Climate change and the Land of Promise
All this talk about reducing carbon dioxide emissions is something that we hear time and time again.
We heard it during the totally disappointing Conference of the Parties on Climate Change last year in Lima, at the climate march held in many cities in the world, after Pope Francis’ visit last month to typhoon-ravaged Tacloban, and in US President Barack Obama’s call to reduce greenhouse-gas emissions.
We are hearing it again.
I have just returned from the big island of Mindanao. I visited six provinces—Davao del Norte and del Sur, North Cotabato, Bukidnon, Misamis Oriental and Lanao—and saw the richness and bounty of the Land of Promise.
We went to Mount Apo and visited Lake Agco in North Cotabato, a lake so rich with thermal energy. The forest is still lush but there are signs of logging and development of the wrong kind.
In Davao City I was amazed at how orderly things were. The speed limit is 30 kilometers per hour and it is a no-smoking city. There is a night market, and establishments and bars are closed by 1 a.m. Everywhere, peace reigns.
We took the Buda road from Davao City and crossed to Bukidnon. Passing the cities of Maramag, Valencia and Malaybalay, we saw the richness and biodiversity of the land and the simplicity of its people. The road ends in the city of Cagayan de Oro and the sea.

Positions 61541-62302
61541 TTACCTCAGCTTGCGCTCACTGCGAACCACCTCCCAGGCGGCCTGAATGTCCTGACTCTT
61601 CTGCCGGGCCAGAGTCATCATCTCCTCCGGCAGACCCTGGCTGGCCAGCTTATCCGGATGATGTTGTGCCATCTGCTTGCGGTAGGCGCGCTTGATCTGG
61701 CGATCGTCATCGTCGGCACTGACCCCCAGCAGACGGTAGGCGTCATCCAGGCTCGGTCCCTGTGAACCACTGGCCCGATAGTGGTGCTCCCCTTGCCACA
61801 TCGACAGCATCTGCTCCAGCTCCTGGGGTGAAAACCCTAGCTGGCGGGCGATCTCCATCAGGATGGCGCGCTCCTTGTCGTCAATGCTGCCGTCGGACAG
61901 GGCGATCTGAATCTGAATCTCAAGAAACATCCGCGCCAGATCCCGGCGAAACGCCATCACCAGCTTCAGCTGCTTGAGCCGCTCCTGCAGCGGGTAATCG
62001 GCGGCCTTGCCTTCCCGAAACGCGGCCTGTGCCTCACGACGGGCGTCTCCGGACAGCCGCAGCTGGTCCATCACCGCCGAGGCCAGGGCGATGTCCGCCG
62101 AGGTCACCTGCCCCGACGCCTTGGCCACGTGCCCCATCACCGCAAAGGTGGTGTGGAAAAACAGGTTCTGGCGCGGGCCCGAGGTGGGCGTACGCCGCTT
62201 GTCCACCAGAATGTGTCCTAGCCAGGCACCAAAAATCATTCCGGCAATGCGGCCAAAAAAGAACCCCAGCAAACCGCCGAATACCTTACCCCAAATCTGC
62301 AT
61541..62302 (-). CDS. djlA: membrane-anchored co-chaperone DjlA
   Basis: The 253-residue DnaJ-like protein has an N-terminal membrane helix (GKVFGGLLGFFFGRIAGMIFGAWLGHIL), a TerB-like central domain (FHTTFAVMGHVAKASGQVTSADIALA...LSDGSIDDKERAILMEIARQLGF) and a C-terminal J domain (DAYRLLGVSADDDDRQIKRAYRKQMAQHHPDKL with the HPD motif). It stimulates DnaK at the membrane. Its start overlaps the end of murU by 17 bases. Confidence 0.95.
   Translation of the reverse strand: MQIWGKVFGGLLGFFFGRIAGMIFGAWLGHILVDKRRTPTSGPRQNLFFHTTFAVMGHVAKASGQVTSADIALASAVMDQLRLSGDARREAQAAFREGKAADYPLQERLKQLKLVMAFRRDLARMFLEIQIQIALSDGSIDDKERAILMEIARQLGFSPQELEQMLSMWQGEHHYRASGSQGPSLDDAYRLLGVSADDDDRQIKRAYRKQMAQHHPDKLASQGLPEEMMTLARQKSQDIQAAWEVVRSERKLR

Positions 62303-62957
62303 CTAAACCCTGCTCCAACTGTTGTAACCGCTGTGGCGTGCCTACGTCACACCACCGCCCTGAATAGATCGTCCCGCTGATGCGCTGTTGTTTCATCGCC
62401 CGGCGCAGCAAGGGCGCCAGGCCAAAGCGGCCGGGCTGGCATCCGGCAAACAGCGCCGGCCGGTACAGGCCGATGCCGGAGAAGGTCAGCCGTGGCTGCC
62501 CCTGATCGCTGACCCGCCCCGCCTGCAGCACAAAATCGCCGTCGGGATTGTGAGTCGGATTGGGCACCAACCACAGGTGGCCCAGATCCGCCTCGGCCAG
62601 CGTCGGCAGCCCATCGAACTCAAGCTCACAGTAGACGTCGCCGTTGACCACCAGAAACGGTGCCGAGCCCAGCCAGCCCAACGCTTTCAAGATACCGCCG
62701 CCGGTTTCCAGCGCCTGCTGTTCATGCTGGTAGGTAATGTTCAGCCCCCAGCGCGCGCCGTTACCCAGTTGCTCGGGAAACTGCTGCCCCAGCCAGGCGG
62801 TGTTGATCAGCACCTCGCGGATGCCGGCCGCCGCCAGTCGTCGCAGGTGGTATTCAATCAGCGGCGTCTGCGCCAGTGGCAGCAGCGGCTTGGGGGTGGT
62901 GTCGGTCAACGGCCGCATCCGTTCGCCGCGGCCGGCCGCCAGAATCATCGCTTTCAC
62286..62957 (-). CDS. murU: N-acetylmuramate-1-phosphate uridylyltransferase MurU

The Land of Promise is still the Land of Plenty. We went to Lanao and met with my Muslim friends. It was great to see Christians and Muslims living alongside each other in peace.
Mindanao used to be a typhoon-free island—thus the vast banana and pineapple plantations. But of late it has been visited by storms such as “Sendong.” Due to the torrential rainfall it brought as well as the unabated logging, new rivers were formed and devastated parts of Iligan and Cagayan de Oro.
The Philippines is ground zero in the climate change catastrophe. And the world and the COP must reduce greenhouse-gas emissions and restore carbon dioxide to the 350 ppm needed to sustain life.
We are already at the tipping point and there is no more time to waste. Let the Land of Promise become once again the Land of Plenty and Peace.
—ANTONIO M. CLAPAROLS, president, Ecological Society of the Philippines
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